Nobody goes into fast food service to get rich. But livable wages and being treated like a human would be nice, Rod Adams says.
One day the former fast food worker was slicing sausages at a Roseville Old Country Buffet. Adams, 26, fancies himself handy with a knife, but admittedly he was off his game. Between readying sneeze-guarded feeding troughs and his other job at Chipotle, he was working 70-80 hours a week to pay the bills. It was physically and emotionally draining.
As Adams cut into tube meat for the all-you-can-eat value sect, he became distracted. The knife strayed into his thumb. Unfortunately, the good sets of “cut gloves” were often MIA, so he was stuck with a flimsier mesh pair that was no match for the knife. The blade passed through his thumb, severing a portion of the bloody digit’s tip.
“You know when you get a deep cut, it burns?” the Minneapolis man recalls. “I barely could feel my finger.”
His boss asked if he could continue hacking — the sausages, that is. “No, my finger’s cut wide open,” Adams replied. But with buffet-hungry mouths to feed, Adams was told to keep slicing.
“He gave me some gauze and a Band-Aid, I put that on and got right back to work,” Adams remembers.
Eventually, he made it to a doctor, who told him he had nerve damage and shouldn’t work with his hands for at least two or three days. But that wouldn’t buy Adams much sympathy from his Ol' Country bosses. According to Adams, he was told he might be out of a job if he didn’t show up the next day. Plus, unpaid days off equal leaner paychecks, which made paying rent on time iffy. So despite the doctor's orders, he kept punching the clock.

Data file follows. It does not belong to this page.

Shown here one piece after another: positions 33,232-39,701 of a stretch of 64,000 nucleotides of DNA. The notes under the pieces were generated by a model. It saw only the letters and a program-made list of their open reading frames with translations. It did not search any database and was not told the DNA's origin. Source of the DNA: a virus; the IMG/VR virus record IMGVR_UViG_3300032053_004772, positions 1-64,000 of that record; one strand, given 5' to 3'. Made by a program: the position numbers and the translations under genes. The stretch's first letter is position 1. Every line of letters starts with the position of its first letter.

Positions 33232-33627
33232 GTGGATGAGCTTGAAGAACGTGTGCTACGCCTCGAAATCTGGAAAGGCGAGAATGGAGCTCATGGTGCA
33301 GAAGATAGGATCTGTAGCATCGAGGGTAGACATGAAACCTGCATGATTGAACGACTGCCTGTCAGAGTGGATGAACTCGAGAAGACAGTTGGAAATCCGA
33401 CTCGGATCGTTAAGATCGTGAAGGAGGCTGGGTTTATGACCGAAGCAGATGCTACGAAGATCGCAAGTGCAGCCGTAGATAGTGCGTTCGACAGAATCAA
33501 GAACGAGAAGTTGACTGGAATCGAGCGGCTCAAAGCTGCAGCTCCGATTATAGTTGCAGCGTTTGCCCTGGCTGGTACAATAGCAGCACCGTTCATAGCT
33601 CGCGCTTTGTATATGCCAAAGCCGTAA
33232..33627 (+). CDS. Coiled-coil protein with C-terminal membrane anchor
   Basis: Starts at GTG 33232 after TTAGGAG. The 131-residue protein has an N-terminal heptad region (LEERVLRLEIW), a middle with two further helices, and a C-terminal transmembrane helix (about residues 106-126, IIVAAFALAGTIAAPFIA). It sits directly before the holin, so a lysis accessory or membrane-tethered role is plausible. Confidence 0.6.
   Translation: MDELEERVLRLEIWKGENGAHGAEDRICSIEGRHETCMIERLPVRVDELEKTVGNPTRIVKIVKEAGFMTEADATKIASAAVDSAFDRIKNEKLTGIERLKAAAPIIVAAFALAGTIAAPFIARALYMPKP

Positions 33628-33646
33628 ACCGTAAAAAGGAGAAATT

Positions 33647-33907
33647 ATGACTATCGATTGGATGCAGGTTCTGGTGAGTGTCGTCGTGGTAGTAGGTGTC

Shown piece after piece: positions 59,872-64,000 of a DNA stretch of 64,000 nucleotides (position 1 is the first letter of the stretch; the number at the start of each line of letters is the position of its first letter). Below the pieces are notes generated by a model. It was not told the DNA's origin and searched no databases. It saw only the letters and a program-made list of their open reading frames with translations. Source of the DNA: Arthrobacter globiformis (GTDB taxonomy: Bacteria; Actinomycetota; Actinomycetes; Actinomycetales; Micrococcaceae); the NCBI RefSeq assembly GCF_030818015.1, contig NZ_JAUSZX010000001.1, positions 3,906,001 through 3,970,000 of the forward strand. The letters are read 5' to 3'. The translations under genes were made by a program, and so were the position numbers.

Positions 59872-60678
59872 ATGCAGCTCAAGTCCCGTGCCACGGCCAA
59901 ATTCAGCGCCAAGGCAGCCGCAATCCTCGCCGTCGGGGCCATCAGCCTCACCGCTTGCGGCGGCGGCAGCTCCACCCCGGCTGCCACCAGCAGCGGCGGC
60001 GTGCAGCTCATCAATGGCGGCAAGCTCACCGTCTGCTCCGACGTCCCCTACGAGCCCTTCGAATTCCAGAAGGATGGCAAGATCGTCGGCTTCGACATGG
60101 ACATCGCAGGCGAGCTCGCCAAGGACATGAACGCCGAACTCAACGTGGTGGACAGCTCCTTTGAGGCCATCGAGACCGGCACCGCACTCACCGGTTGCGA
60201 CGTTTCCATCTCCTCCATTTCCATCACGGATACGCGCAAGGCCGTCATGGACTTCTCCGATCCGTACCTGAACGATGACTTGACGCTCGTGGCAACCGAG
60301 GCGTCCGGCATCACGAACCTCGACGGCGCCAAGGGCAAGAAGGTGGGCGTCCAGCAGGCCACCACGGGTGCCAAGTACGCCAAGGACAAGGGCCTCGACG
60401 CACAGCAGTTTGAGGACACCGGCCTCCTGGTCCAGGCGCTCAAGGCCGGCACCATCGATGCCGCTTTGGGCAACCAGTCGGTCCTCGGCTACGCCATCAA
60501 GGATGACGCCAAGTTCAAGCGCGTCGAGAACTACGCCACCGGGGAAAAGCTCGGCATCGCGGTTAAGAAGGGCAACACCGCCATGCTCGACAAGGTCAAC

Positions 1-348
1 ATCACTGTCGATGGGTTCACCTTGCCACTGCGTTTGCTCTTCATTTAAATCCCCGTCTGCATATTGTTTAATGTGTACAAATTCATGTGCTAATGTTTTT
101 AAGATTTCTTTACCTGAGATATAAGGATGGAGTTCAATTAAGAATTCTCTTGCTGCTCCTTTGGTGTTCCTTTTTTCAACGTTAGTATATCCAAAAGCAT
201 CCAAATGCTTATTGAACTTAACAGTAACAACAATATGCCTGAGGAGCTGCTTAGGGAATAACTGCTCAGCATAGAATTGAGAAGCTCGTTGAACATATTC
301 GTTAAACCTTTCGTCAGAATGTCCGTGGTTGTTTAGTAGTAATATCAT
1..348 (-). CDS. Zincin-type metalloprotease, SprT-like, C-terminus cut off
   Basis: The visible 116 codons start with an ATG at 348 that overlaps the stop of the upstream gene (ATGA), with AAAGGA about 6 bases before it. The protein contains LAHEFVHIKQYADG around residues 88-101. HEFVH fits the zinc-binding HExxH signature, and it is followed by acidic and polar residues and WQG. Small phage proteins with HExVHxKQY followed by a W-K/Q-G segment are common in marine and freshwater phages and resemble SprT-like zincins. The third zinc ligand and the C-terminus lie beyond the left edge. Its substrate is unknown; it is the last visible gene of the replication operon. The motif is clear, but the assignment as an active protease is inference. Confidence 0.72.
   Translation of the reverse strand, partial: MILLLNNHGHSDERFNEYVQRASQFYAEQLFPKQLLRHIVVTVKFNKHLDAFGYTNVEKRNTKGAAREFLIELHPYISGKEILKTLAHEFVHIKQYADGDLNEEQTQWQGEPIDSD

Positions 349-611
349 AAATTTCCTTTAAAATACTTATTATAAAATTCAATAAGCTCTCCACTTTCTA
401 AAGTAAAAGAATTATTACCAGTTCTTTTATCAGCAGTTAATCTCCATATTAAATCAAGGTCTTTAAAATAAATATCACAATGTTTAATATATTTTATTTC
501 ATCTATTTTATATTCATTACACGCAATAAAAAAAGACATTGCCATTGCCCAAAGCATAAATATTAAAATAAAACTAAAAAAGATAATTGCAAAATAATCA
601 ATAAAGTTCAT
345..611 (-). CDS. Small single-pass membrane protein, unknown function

Last week Adams took part in a Minneapolis protest led by a coalition of groups, including Neighborhoods Organizing for Change (NOC), pushing for paid sick time and fair scheduling practices for hourly workers. According to a recent NOC survey conducted in north Minneapolis, one in three hourly workers reported being disciplined or facing negative consequences for calling in sick. With the vast majority of food service employees not receiving paid sick days, 70 percent admitted coming in under the weather.
Beyond working wounded, Adams had trouble maintaining a manageable schedule. Despite informing his bosses of his availability, the college student making $8.45 an hour was often scheduled to work when he was supposed to be in class. At the Minneapolis Chipotle where he worked, the weekly schedule came out Friday, with hours starting two days later. Oftentimes he cut class to avoid missing work and risk getting canned.
Congressional Democrats recently unveiled a bill that would make short-notice scheduling illegal. The Schedules That Work Act would require employers to give out schedules two weeks in advance and allow workers to request changes “without fear of retaliation,” the Hill reports.
While Adams is no longer wrapping burritos or stocking buffet bins, he recently got an associate’s degree from Minneapolis Community and Technical College and plans to study political science at Augsburg University — a goal he says was delayed by his chaotic work schedules.
“They don’t understand that people are real people. They’re not productivity numbers,” he says.
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